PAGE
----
David: Max was and is the inspiration for a lot of things in my life. He was a true part of me. But the company is bigger than even Max because it’s about our relationship and about helping others to have that same type of experience, that type of relationship. It’s about my amazing wife Claudia and how we are creating our vision of spending our life traveling with our dogs and sharing our passion with others, transforming their thinking and their lives. It’s about me finally coming out of hiding, letting go of trying to be what I thought I was supposed to be and do, and instead embracing who I am as an adventure travel guide and a person.

I have been blessed in my career as a guide to frequently have clients tell me things like, “You were the best guide we’ve ever had.” For me, being a good guide is easy because I love it so much. However, I never really took those compliments and my gift into my heart. I guess I always felt I was doing something inferior because I wasn’t in an office making big money, living up to my “potential.”

“I never realized until now that doing what I love and utilizing my gift is actually important and is a service of great value to people.”


Transformation:  What advice can you give to other people looking to merge their passion with purpose into a business?


David: Never give up on your dream and never quit. I’ve tried a lot of things in my life. I gave up a lot. Recently, I realized that the only way we could fail with Happy Tails Canine Adventure Tours is if I give up. I keep reminding myself that successful people move from one failure to the next with enthusiasm. And they write—a lot. Write about why you want to do it. I’m not talking about a business plan. Just write and eventually your true passion and dreams will come out.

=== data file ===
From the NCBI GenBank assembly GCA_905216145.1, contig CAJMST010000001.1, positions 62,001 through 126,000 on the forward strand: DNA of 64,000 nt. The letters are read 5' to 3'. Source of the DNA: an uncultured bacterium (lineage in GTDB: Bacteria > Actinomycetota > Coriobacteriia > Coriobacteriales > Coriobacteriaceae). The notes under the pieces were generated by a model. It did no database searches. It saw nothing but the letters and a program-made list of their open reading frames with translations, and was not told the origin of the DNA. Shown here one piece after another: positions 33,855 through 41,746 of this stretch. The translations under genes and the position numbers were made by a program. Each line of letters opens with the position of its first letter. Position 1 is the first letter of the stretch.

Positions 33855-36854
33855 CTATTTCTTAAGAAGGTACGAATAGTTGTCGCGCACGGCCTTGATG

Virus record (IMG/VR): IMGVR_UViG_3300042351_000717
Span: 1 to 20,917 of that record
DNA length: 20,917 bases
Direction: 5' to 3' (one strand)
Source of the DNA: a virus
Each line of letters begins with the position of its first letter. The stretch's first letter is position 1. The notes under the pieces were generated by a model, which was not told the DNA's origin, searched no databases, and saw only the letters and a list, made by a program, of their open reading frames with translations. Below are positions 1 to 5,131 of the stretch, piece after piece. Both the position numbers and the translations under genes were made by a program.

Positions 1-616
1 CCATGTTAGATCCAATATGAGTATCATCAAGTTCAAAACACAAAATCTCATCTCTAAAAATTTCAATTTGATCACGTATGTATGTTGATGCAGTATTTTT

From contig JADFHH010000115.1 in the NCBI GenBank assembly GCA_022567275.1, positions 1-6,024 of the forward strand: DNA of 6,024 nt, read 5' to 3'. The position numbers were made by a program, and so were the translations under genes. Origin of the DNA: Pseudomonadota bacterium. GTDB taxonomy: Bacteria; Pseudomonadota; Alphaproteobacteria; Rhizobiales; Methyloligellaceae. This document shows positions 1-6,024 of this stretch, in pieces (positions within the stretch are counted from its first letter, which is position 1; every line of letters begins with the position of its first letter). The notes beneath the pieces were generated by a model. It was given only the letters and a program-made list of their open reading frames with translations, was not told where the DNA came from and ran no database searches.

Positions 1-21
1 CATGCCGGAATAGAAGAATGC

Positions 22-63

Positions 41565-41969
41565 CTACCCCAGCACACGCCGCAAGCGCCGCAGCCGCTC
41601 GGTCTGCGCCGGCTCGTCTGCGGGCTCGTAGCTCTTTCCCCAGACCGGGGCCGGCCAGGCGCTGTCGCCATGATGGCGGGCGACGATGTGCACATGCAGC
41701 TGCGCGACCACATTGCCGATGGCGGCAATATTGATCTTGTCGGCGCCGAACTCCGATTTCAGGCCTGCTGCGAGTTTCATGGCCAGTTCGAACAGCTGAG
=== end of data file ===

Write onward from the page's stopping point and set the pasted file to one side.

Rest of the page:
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Call us at (262) 622-6463 to set up a private group tour, find out about one of our corporate incentive/ team building adventures, or just to get some great free tips on how to travel with your dogs. Like our Facebook Page and Follow our adventures on Instagram.


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Lisa Cedrone is the editor of Transformation Coaching Magazine and a freelance editor, writer and graphic designer based in Sarasota, FL. She also currently serves as the executive director of the C. G. Jung Society of Sarasota and was an editor in chief for two of the “Top 10” business-to-business publisher in the United States. Contact her at Lisa@

View this article in Transformation Coaching digital magazine July 2018 issue.

We are incredibly excited and grateful to announce that Saturday was the official launch of our new company, Happy Tails Canine Adventure Tours and we kicked it off with a sold-out inaugural tour to northern North Carolina.

We started the day with a great hike at Pilot Mountain State Park, followed by lunch and wine tasting at two great and very dog-friendly wineries in the Yadkin Valley – Ragapple Lassie Winery and Misty Creek Vineyards.

Hike with dogs to Pilot Mountain Tour

When asked by Ellie Porter what was the best part of the day for me, my first reaction was “Leaving my house in the morning, knowing that our vision had become a reality!” But, the whole day was amazing! Seeing everyone have such a fantastic time with their dogs and each other, hearing everyone’s enthusiasm and positive thoughts about the tours and the concept, hearing the conversation in the bus as everyone laughed and shared their experiences and their love for their animals, were all great.